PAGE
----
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©2019 by Flowlink Environmental Inc.  

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Can real-time technology redefine the future of construction effluent monitoring?


Water quality changes over time, it’s a fact.

Naturally, water quality changes over time. Change in quality of a construction site discharge, in particular, is caused by either variations in the quality of the source water that are too great to be addressed by the implemented treatment process or by an operational failure of the water treatment plant. Operational failure of a mechanical water treatment system is typically a result of mechanical failure, power failure or depletion of one of the treatment chemicals (CO2, coagulant, flocculant, other).

It goes without saying that, to adequately characterize variations in quality, repeat measurements are necessary.

Status quo of construction site discharge monitoring in Canada.

Currently, even the most stringent regulations in Canada, both municipal and provincial, require weekly or at most bi-weekly testing of construction site discharges typically supplemented by additional requirement to verify discharge quality during or after significant rain events.

Consider construction site discharging 24/7 at 500 US gpm (31.5 L/s) as an example.


Fig. 1. A construction site discharging effluent from their on-site treatment system at 500 US gpm.

Strict adherence to the weekly monitoring frequency would mean that this site would have discharged over 5 million US gallons (or 19 million liters) of water between two sampling events. If in that period of time there happened to be an issue with the treatment process or a drastic change in the influent water quality, this site could have discharged huge volumes of water that was potentially toxic to aquatic organisms.

Of course, pumping is unlikely to continue 24/7 for the entire duration of construction and more typical discharge flow rates usually range somewhere between 60 and 300 gpm, but you get the idea.

Can we do better?

Here, at Flowlink Environmental, we believe we CAN, and this is what we strive to accomplish with our real-time monitoring and control solutions.

A real-time water quality monitor, also sometimes called a continuous water quality monitor or an automated in-line water quality analyzer, is a device that automatically measures water quality with the sufficiently small time interval between the repeated measurements. Real-time monitors can be equipped with different online sensors to measure various chemical and physical properties of water, such as pH, turbidity, temperature, dissolved oxygen concentration, conductivity, etc. Rapidly improving online sensor technology has the ability to drastically broaden the horizons for real-time water quality monitoring and create useful and exciting new applications of this technology.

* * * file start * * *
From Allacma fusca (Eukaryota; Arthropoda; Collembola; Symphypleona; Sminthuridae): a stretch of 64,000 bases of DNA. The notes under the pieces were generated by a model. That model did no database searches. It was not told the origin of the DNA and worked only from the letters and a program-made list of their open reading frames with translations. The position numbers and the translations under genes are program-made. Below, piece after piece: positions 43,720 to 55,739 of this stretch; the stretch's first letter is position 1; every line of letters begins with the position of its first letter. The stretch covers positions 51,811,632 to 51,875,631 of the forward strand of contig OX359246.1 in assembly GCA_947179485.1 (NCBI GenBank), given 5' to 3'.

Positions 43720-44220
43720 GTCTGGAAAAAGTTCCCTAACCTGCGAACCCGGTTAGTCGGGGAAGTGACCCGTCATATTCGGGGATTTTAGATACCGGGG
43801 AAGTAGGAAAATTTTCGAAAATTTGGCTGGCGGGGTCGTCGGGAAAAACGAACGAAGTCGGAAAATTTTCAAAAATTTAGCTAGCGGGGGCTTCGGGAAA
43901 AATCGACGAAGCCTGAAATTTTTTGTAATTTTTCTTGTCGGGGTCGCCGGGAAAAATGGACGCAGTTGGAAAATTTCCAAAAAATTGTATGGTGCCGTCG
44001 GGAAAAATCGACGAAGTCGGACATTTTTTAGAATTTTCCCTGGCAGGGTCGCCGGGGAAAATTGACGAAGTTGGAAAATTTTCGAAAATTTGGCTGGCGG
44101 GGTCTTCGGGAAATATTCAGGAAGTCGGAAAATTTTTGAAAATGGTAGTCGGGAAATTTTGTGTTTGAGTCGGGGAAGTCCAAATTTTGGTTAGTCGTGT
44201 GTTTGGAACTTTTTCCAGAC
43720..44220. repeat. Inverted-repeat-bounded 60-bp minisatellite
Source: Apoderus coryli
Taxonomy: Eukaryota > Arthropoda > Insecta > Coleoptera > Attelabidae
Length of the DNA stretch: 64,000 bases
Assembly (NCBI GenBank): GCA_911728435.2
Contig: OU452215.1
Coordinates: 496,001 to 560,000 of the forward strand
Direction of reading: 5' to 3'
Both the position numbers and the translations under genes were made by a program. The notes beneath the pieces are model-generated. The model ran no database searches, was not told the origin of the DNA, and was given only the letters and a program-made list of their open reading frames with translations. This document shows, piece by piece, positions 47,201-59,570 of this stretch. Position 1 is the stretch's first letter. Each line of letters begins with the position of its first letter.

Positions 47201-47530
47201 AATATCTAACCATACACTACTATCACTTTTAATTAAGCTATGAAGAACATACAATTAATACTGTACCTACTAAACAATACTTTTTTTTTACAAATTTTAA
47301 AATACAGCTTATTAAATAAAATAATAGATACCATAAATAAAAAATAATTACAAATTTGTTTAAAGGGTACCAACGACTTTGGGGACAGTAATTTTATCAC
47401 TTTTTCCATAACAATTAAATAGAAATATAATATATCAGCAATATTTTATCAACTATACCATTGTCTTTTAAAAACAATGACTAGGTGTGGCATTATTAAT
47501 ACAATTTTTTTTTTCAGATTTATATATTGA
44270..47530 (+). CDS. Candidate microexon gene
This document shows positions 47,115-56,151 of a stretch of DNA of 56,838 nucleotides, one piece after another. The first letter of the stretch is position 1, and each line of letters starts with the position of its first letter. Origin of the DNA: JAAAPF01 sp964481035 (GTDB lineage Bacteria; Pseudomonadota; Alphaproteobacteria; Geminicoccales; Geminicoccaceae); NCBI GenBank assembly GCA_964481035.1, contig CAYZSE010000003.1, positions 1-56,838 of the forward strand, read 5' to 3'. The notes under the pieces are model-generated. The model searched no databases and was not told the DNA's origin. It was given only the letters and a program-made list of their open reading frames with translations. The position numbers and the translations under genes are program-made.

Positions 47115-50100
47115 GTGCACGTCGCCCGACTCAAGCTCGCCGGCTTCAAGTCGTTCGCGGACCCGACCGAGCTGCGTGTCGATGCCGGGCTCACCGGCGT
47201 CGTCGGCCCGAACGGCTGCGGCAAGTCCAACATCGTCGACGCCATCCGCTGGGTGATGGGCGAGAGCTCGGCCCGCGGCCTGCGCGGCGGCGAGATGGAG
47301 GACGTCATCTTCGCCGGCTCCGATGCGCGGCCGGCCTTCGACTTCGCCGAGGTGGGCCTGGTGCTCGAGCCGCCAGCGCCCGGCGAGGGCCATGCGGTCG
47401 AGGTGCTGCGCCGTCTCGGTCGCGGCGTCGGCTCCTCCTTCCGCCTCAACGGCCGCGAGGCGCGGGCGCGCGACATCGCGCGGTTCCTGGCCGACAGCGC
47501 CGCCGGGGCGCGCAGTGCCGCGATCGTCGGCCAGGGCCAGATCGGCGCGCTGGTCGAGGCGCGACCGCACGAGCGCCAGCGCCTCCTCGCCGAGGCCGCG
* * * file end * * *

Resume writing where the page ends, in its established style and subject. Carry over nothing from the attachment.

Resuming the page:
Operation of a real-time monitoring system in combination with telemetry and data processing software can provide a nearly continuous record of water quality. Flowlink intelligent software not only records and logs water quality data: it instantaneously reacts to the changes in water quality and power or network loss. At the same time users get access to the useful insights about performance of the water treatment systems in real-time.

Interested in working with Flowlink?

If you are interested in trying out one of our systems on your project, please get in touch! We would love to demonstrate to you the value of our technology in real life and prove that we can really do it better!

Useful links.

Here are the links to selected municipal regulations applicable to construction sites in the Lower Mainland.

City of Burnaby Bylaw

City of Burnaby Sediment Control Notes

City of Vancouver Erosion and Sediment Control Bulletin (Large Lot)

City of Vancouver Erosion and Sediment Control Bulletin (Small Lot)

City of Coquitlam Bylaw

City of Coquitlam Erosion & Sediment Control Requirements

City of North Vancouver Bylaw

City of Surrey Bylaw

City of Surrey Guide to Erosion & Sediment Control (ESC) on large construction sites

Township of Langley Bylaw

City of Langley Bylaw

City of Port Coquitlam Bylaw

City of Port Coquitlam Watercourse Development Permits

City of Maple Ridge Bylaw

City of Port Moody Bylaw

Here are the links to the B.C. Ministry of Environment Water Quality Standards to which municipalities must conform.

Approved BCWQGs

Working BCWQGs

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